One out of every four vehicle accidents can be blamed on poor backing skills, according to the National Safety Council. Approximately 500 people die and 15,000 are injured due to backing accidents each year. Using safe vehicle backing tips can help prevent you or your employees from experiencing the trauma and expense of a backing accident.
· Think ahead. Drivers should not put themselves in an unnecessary backing situation.
· Park defensively. Drivers choose an easy-exit parking space, like pull-through or where no one else is parked. Don’t crowd neighboring vehicles; be sure to park your vehicle in the middle of your space.
· Know your vehicle’s blind spots. Drivers need to remember that mirrors never give the whole picture while backing. In a medium-sized truck, blind spots can extend up to 16 feet in front and 160 feet behind the vehicle.
· Do a walk-around. Before entering your vehicle do a walk-around. This gives you a firsthand view of the backing area and any limitations. You can check for children, signs, poles, drop-offs, buildings, and other things you might hit if not attentive in your backing.
· Know your clearances. While performing your walk-around also check for obstructions, low hanging eaves and tree limbs, wires, and any other potential clearance-related obstacles.
· Alley parking is a special circumstance. If an alley doesn’t permit driving all the way through or room to turn around, you should back into it (if ordinances permit) so when leaving you can pull forward into the street rather than backing blindly out into the street.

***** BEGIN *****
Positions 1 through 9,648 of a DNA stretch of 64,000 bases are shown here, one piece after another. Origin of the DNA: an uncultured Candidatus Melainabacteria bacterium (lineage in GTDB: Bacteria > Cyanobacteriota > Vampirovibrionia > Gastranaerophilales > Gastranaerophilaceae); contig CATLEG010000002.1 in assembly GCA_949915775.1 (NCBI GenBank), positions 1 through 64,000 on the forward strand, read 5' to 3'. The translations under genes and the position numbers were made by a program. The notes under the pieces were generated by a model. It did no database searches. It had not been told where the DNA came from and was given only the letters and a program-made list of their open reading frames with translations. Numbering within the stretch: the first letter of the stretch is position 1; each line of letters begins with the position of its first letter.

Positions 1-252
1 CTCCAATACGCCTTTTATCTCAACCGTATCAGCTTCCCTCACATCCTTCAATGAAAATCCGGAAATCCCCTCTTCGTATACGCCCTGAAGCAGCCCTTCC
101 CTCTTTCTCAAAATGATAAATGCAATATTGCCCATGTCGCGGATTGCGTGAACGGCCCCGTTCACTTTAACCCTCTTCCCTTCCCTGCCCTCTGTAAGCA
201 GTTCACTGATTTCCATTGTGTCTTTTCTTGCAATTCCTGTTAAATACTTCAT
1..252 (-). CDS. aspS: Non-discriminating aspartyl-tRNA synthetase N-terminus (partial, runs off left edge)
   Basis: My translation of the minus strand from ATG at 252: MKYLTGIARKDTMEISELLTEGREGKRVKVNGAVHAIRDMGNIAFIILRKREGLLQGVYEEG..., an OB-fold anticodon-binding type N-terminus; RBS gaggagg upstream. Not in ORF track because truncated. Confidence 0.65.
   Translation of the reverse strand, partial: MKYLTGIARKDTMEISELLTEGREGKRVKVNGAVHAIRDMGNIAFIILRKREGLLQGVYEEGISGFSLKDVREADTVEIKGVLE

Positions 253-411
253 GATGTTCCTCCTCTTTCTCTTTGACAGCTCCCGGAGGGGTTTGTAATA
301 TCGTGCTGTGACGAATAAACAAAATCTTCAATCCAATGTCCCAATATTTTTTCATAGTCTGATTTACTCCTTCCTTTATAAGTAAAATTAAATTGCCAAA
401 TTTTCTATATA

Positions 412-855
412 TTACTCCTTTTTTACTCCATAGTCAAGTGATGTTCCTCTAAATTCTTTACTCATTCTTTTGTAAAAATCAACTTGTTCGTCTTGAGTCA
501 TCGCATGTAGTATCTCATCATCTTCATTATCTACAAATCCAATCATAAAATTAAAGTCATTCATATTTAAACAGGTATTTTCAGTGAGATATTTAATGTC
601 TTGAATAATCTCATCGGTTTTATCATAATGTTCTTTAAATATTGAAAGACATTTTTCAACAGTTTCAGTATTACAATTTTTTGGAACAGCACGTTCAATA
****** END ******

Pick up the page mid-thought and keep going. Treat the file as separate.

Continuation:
· Use a spotter. Have another person help when backing. The driver and spotter should use hand signals instead of verbal instructions. This may take some practice so that you understand each other’s signals. Do not allow the spotter to be positioned directly behind your vehicle or walk backwards behind you while giving instructions. They should be off to the driver’s side where you can see them in your side mirror.
· Every backing situation is new and different. Sometimes a driver visits the same location several times a day. The driver should be watchful each visit for changes and new obstacles (new vehicles, trash cans, people, etc.)
· Drivers sometimes must spot for themselves. They need to return to the vehicle and start backing within a few seconds after finishing their walk-around. This will allow very little time for people, cars, or other obstacles to change the backup conditions. Backing without a spotter should only take place after the driver has learned as much as possible about the area they are backing into.
Long-Term Solutions to Safe Backing:
· Install rear-vision camera systems in vehicles to eliminate rear blind spots. Investing in a rear-vision camera system for vehicles can put drivers in full visual control of the rear of a vehicle.
· No amount of forward-driving experience can help a driver with backing a truck or other vehicles. All drivers need practice, practice, practice in safe surroundings until they become familiar with the way the vehicle backs up compared to the direction the steering wheel is turned. Supervisors need to test and approve drivers’ skills before allowing them on the streets.
· Create and support a company-wide training program. The program should include a driver’s course to teach and review backing techniques, as well as covering equipment usage, hand signals, dangers to avoid, and other risk-lowering topics. OMAG has partnered with OSU/OKC’s Precision Driving School to provide training to municipal drivers free of charge. Contact OMAG Risk Management Services to get more details on how to sign up.
With so many potential injuries, loss of property and vehicular liability claims isn’t it worth it to take some time to evaluate your vehicle backing skill?